>Rating: 4

Some Assembly Required

Familiarity:
I've used it several times

The Bad: You have to seam seal the seams. You have to buy an additional product and spend some time to get that done. The good: -Superlight for such a large shelter. -Packs up small very small. -Great for ski touring/splitboarding. You can use your ski poles to pitch it. You don't have to pack the center pole. -Sheds snow fairly well. -Very usable space even with the center pole -Quick and easy set up. Just stake out the corners and raise the pole. -Huge door makes for easy entry and great views. -Price vs weight vs size is nearly unbeatable.

The

James, thanks for spending the time writing such a detailed review of the mega light. I've used it for years and can agree with everything you noted. Feel free to reach out to me with tent/backpacking gear related questions at any time. Expert Gearhead Jelam@backcountry.com

>Rating: 5

Basic Floor?

Familiarity:
I've put it through the wringer

BD used to make a basic bathtub floor for the Megamid, I have one for my Betamid, but can't find anything but the whole bug screen for the Mega. I know you can just throw a tyvek down for the floor but the bathtub design, and elastic grommets on the inside were a nice feature for really wet areas. Any ideas where the basic floor went?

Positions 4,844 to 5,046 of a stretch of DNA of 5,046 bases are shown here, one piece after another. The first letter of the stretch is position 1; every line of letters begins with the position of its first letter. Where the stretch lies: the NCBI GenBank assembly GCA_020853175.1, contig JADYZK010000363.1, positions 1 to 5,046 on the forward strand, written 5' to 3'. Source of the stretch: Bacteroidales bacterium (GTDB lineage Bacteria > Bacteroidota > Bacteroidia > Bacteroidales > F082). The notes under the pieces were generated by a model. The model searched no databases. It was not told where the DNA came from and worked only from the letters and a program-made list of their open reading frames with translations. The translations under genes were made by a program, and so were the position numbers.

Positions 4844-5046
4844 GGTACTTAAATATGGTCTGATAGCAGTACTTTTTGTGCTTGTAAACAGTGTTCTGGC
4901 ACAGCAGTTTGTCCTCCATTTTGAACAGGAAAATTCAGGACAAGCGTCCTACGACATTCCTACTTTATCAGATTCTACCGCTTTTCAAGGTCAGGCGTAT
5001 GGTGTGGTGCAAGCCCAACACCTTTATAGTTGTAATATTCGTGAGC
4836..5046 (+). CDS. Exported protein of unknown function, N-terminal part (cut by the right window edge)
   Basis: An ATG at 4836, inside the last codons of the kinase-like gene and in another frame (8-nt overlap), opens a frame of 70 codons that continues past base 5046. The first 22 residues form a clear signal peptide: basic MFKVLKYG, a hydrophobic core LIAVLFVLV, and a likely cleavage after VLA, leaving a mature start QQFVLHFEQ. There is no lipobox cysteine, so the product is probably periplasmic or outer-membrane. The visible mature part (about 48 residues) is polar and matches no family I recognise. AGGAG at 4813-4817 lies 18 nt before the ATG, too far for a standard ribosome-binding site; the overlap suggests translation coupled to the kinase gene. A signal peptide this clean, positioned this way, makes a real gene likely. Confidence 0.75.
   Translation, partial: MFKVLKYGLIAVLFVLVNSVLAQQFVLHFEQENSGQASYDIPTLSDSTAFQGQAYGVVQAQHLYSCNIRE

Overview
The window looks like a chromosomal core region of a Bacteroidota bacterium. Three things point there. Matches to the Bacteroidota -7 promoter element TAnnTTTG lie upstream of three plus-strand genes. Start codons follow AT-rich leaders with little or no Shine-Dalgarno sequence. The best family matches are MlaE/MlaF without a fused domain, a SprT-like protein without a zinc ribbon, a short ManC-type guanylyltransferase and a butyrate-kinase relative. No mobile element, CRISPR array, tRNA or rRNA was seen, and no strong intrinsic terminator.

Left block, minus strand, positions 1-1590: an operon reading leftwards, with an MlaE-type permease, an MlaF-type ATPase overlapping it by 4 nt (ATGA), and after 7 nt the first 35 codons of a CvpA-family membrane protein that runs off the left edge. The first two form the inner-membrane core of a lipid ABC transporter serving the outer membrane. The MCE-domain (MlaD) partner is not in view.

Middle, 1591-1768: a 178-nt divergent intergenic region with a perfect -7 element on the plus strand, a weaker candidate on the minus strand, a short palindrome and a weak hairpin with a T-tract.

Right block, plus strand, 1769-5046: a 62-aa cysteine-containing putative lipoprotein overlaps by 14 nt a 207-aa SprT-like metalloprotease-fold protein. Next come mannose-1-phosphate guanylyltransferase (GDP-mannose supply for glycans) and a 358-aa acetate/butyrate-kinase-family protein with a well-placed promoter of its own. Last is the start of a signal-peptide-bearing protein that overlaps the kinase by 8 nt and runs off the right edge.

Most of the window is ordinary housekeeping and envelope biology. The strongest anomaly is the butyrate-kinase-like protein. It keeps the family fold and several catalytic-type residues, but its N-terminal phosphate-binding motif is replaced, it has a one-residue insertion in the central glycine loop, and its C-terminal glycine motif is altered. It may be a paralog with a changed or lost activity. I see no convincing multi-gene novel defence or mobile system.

>Rating: 5

Words won't do it justice

Familiarity:
I've put it through the wringer

But I'll do my best After three weeks on the John Muir Trail and over 200 miles later, this tent performed wonderfully. I love how I just grabbed nearby rocks instead of using stakes to post out the sides. This thing also rocked in the wind, as long as you guy it out properly. It withstood 50mph wind gusts and some gnarly hail storms and my stuff was completely dry. Don't be intimidated by the floorless design. It saves weight and you really don't need a floor anyway. Take a piece of tyvek and use that as a tarp if need be. If you have an issue with bugs and don't want to lose sleep from a spider crawling across your face in the night, check out the Mega Bug Shelter that fits perfectly with this set up.

But

Awesome picture Jimmy !!! I selected this image to feature on the Community Hub at the bottom of the Backcountry.com homepage! Congrats on being utterly GOATWORTHY !!

+1 on the Tyvek flooring. Congrats on the helpful review and the JMT!

>Rating: 5

Bag of trail mix or shelter????

Familiarity:
I've put it through the wringer